# using a specific IP.
# config.vm.network "private_network", ip: "192.168.33.10"# Create a public network, which generally matched to bridged network.
# Bridged networks make the machine appear as another physical device on
# your network.
# config.vm.network "public_network"# Share an additional folder to the guest VM. The first argument is
# the path on the host to the actual folder. The second argument is
# the path on the guest to mount the folder. And the optional third
# argument is a set of non-required options.
# config.vm.synced_folder "../data", "/vagrant_data"# Provider-specific configuration so you can fine-tune various
# backing providers for Vagrant. These expose provider-specific options.
# Example for VirtualBox:
#
# config.vm.provider "virtualbox" do |vb|
# # Display the VirtualBox GUI when booting the machine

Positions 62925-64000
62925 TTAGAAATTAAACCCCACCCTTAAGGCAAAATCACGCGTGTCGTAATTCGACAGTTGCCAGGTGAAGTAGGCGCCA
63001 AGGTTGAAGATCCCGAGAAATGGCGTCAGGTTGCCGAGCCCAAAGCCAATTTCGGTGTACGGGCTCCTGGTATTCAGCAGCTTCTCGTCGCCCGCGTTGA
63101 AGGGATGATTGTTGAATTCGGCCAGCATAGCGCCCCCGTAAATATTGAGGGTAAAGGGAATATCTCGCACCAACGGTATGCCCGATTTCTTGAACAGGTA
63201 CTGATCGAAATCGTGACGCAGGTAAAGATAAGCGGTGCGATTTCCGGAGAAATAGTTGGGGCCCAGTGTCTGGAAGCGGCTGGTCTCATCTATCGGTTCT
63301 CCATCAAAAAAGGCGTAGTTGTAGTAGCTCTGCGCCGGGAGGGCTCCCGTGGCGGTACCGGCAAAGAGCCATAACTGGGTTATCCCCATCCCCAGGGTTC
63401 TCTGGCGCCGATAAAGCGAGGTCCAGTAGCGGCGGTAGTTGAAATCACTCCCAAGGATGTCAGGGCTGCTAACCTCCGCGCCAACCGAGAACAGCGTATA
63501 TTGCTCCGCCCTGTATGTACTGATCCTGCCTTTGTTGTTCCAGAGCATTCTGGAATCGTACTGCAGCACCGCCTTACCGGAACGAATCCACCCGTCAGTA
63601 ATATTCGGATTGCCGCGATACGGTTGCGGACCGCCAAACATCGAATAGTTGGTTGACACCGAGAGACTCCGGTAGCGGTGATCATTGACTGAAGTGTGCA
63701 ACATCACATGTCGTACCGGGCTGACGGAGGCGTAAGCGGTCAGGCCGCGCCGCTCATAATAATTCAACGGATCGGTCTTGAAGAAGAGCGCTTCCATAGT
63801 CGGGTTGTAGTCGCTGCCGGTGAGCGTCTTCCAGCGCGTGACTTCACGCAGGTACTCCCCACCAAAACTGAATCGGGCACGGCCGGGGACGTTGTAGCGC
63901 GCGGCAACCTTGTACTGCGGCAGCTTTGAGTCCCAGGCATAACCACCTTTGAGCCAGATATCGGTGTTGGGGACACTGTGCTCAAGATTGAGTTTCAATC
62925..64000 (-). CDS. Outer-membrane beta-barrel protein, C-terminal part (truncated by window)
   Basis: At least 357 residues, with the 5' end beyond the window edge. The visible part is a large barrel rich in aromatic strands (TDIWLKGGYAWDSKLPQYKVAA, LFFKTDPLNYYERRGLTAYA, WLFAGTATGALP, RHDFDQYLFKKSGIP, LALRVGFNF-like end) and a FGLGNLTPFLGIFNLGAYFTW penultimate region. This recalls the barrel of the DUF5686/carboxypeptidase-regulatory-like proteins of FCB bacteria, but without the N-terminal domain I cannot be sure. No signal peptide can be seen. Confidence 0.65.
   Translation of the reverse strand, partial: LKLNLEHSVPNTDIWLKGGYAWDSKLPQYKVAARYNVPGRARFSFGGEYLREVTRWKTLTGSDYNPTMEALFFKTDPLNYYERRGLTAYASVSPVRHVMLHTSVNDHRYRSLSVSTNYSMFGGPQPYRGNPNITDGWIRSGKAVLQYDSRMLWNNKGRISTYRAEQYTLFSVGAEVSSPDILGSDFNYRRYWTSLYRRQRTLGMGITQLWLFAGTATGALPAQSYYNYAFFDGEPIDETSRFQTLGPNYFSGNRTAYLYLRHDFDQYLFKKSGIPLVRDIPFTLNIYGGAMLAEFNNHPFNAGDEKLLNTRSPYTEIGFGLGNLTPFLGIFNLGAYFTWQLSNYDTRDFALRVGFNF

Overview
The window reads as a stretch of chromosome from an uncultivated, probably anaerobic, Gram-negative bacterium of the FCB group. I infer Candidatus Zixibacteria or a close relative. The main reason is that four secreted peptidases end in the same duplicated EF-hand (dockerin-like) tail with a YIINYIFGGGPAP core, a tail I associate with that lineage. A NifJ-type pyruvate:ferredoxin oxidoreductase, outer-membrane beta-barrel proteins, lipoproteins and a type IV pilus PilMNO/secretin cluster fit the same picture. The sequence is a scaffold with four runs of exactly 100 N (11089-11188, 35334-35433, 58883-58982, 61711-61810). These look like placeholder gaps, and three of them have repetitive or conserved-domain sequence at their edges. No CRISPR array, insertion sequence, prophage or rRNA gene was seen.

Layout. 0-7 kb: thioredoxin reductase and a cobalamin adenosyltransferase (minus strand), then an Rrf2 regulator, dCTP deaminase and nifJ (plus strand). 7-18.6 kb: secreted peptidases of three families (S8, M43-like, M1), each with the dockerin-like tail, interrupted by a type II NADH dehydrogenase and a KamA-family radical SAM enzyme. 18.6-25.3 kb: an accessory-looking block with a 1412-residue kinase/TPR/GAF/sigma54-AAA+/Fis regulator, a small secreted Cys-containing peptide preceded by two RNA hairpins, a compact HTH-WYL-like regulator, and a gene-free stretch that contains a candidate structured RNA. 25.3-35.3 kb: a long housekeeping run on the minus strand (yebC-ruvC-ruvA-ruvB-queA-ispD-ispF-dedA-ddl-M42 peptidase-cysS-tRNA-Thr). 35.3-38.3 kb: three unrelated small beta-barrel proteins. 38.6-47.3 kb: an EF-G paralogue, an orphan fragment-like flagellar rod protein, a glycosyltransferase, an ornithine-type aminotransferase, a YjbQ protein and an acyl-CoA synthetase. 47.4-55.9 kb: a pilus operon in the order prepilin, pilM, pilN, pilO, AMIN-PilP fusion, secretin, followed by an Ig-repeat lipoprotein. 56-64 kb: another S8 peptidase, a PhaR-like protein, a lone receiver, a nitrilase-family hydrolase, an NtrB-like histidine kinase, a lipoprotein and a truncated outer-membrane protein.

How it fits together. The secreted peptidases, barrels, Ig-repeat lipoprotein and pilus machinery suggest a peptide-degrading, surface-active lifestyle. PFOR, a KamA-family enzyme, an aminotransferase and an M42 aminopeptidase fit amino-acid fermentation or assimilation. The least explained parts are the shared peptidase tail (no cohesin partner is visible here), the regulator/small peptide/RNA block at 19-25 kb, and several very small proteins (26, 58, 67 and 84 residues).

# vb.gui = true
#
# # Customize the amount of memory on the VM:
# vb.memory = "1024"
# end
#
# View the documentation for the provider you are using for more
# information on available options.# Define a Vagrant Push strategy for pushing to Atlas. Other push strategies
# such as FTP and Heroku are also available. See the documentation at
# https://docs.vagrantup.com/v2/push/atlas.html for more information.
# config.push.define "atlas" do |push|
# push.app = "YOUR_ATLAS_USERNAME/YOUR_APPLICATION_NAME"
# end# Enable provisioning with a shell script. Additional provisioners such as
# Puppet, Chef, Ansible, Salt, and Docker are also available. Please see the
# documentation for more information about their specific syntax and use.
# config.vm.provision "shell", inline: <<-SHELL
# apt-get update
# apt-get install -y apache2
# SHELL
end

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Vagrant: VirtualBox and GuestAdditions version

One last thing about Vagrant (setup and installation) I want to share with you guys is, syncing the VirtualBox and GuestAdditions versions. I hope you’re here after going through the previous Vagrant posts ‘Installing Vagrant on CentOS 7‘ and ‘Vagrant 101‘ – on setting up the first VM (i.e. precise64), when you executed the ‘vagrant up’ for the first time, you may end up getting the following warning message: